Recently, a lesser tuberosity osteotomy has been promoted as an alternative to tenotomy for release of the subscapularis during shoulder arthroplasty. To our knowledge, no direct comparison of the clinical results of the two techniques has been presented.Methods:
Thirty-five shoulders in thirty-four consecutive patients with osteoarthritis who had a primary total shoulder arthroplasty, performed with use of a standard subscapularis tenotomy (Group 1) or lesser tuberosity osteotomy (Group 2) to release the subscapularis, were evaluated retrospectively at an average of thirty-three months. Group 1 consisted of fifteen shoulders in fourteen patients (seven in males and eight in females, with an average age of sixty-seven years). Group 2 consisted of twenty shoulders in twenty patients (fourteen males and six females, with an average age of sixty-nine years). Assessment included a physical examination, clinical outcome questionnaires, conventional radiography, ultrasound examination of the subscapularis, and measurement of internal rotation strength.Results:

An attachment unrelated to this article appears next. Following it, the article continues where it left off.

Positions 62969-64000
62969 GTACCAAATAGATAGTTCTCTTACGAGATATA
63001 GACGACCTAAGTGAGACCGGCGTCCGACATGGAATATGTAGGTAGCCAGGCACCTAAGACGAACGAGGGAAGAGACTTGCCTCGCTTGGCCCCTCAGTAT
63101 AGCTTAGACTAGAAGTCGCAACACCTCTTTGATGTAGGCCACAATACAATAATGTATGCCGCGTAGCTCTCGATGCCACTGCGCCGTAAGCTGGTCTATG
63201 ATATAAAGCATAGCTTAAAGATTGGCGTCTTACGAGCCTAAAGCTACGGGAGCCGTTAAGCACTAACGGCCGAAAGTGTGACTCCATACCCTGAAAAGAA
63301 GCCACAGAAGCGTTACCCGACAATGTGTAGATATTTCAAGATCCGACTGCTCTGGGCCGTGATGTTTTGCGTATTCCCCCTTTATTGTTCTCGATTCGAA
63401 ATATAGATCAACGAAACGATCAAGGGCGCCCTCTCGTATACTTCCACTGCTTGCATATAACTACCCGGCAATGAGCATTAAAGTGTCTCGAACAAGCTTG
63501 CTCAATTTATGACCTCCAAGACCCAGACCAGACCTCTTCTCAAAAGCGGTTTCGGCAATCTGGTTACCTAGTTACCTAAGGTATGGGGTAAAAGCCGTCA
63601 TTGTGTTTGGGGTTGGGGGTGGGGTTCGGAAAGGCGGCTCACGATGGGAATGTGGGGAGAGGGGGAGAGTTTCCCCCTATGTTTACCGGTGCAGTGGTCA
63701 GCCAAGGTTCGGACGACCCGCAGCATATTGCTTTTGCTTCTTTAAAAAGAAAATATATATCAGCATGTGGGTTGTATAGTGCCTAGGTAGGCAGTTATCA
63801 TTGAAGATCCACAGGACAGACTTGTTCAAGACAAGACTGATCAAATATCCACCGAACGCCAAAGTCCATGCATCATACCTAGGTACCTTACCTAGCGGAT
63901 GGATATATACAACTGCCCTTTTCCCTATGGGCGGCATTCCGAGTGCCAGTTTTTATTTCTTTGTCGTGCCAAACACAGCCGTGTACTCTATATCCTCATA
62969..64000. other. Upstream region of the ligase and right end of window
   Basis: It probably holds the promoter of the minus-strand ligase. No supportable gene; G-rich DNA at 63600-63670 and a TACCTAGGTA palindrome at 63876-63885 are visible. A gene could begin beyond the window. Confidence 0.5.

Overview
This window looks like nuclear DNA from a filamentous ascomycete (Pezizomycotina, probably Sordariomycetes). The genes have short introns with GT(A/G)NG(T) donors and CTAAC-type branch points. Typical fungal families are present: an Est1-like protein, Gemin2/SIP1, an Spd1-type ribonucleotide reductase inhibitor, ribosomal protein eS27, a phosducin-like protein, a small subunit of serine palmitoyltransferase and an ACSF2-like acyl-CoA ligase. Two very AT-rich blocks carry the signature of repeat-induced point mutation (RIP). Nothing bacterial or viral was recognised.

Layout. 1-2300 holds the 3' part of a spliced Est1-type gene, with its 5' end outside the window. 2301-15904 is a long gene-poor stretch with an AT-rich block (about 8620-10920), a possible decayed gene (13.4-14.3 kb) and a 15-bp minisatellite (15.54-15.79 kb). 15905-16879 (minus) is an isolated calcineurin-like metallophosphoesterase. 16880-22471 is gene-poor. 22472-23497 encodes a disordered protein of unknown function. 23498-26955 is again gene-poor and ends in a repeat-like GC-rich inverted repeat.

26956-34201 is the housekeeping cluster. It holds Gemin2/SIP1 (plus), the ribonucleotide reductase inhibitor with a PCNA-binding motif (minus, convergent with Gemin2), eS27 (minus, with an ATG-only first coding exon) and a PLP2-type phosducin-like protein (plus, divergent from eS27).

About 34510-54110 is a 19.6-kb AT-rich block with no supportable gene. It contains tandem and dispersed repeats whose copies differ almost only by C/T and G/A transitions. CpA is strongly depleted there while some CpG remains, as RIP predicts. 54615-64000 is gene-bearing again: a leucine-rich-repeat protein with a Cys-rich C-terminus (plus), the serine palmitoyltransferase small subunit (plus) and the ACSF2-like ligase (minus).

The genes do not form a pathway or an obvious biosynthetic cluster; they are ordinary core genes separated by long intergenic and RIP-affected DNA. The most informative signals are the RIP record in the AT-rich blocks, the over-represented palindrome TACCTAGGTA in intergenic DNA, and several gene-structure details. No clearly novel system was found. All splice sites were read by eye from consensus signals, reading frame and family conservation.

The postoperative total Penn Shoulder Scores improved significantly from the preoperative levels in both groups (mean and standard deviation, 29 ± 15 points to 81 ± 20 points [p < 0.00001] in Group 1 and 29 ± 16 points to 92 ± 11 points [p < 0.00001] in Group 2). However, the postoperative mean total Penn Shoulder Score was higher in Group 2 (92 ± 11 points) than in Group 1 (81 ± 20 points) (p = 0.04). At one year, an abnormal subscapularis on ultrasound was associated with a lower mean Penn Shoulder Score in Group 1 (73 ± 19 points compared with 92 ± 3 points; p = 0.01). However, at a minimum two-year follow-up, this difference was not significant (mean, 74 ± 24 points and 86 ± 15 points, respectively; p = 0.25). There were more abnormal subscapularis tendons in Group 1 (six attenuated tendons and one full-thickness tear) than in Group 2 (two attenuated tendons). Internal rotation strength did not differ between the groups when controlled for sex (mean, 117 ± 8 N and 127 ± 21 N for males in Group 1 and Group 2, respectively [p = 0.22] and 77 ± 27 N and 101 ± 26 N, respectively, for females [p = 0.1]).Conclusions:
Both techniques resulted in improved clinical outcome scores. The lesser tuberosity osteotomy resulted in higher clinical outcome scores, a lower rate of subscapularis tendon tears, and universal healing of the osteotomy. This technique offers a means by which the rate of postoperative subscapularis tears may be reduced in patients undergoing total shoulder arthroplasty.Level of Evidence:
Therapeutic Level III. See Instructions to Authors for a complete description of levels of evidence.